Dear Chemo: Thank You, but I Hate You
Chemo, you gave me life, but you also threw me in the mud, held my head down, and twisted it in the sludge; then you kicked me in the ribs on your way out and spit a "hocker" on me for good measure. I hate you.
During chemo, I would cry to my oncologist about the side effects. He’d say, “a little pain, Claire, for a lot of gain.” Okay, number one it wasn’t a "little" pain, it was a lot of pain. Number two, "Doc, you gotta come up with a better line."
But this isn’t only about chemo or my oncologist, it’s about a word I’ve decided not to use: gratitude. Before all you optimists go ballistic, let me inform you that I am not a glass-is-half-full kind of person. For me, the glass is perpetually half empty. The cupboard is bare, the lot is vacant, the well is dry.
Am I a pessimist? Yes, you could say I am. But I won’t apologize because I think pessimists live in the real world. Pessimists look at things with clear eyes and most of us pessimists work to get things done. You think there’s a change in the world because optimists change it? Hell no. Pessimists do. We look around and declare, “Optimists see things as they are, and say "that’s not so bad." I, as a pessimist, dream of things that never were, and say "why the heck don’t we have that?"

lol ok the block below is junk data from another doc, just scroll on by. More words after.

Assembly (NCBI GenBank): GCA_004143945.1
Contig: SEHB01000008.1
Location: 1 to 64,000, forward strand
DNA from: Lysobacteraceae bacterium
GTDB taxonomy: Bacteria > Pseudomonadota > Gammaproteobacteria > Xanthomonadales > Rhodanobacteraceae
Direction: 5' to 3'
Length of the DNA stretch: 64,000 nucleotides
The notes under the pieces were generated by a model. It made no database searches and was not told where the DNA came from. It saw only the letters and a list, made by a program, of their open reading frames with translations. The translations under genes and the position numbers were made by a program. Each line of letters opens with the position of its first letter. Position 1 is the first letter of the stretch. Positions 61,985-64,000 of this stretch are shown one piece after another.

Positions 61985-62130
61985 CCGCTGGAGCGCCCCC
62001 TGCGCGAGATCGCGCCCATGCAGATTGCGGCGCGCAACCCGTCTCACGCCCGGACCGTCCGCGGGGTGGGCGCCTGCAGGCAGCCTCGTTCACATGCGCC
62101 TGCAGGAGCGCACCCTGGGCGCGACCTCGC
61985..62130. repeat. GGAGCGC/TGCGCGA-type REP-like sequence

Back to chemo. I am lucky that I had the best medicine Medicare and a good Medicare supplement can buy. I have a kind, thoughtful and tender family who helped and supported me during chemo in more ways than I can list. My friends brought me dinners, presents, and companionship which meant more to me than I will ever be able to explain. That’s good fortune and I am indebted to them. I thank them from the bottom of my heart. I guess if you held my feet to the fire I’d say I’m certainly grateful for all that.
Treatment side effects
But chemo? Nuh-uh. Okay, you gave me life, but it was a horrid treatment. I am not grateful for it. It made me bald, nauseous, exhausted, dizzy, and depressed. It blew up my digestive system, gave me severe bone pain, ruined my nails, and gave me pimples. Pimples! At age 65!
So, thank you, chemo, but I’m not grateful for you. Seriously, I hate your guts.
How old were you when you were diagnosed with metastatic breast cancer?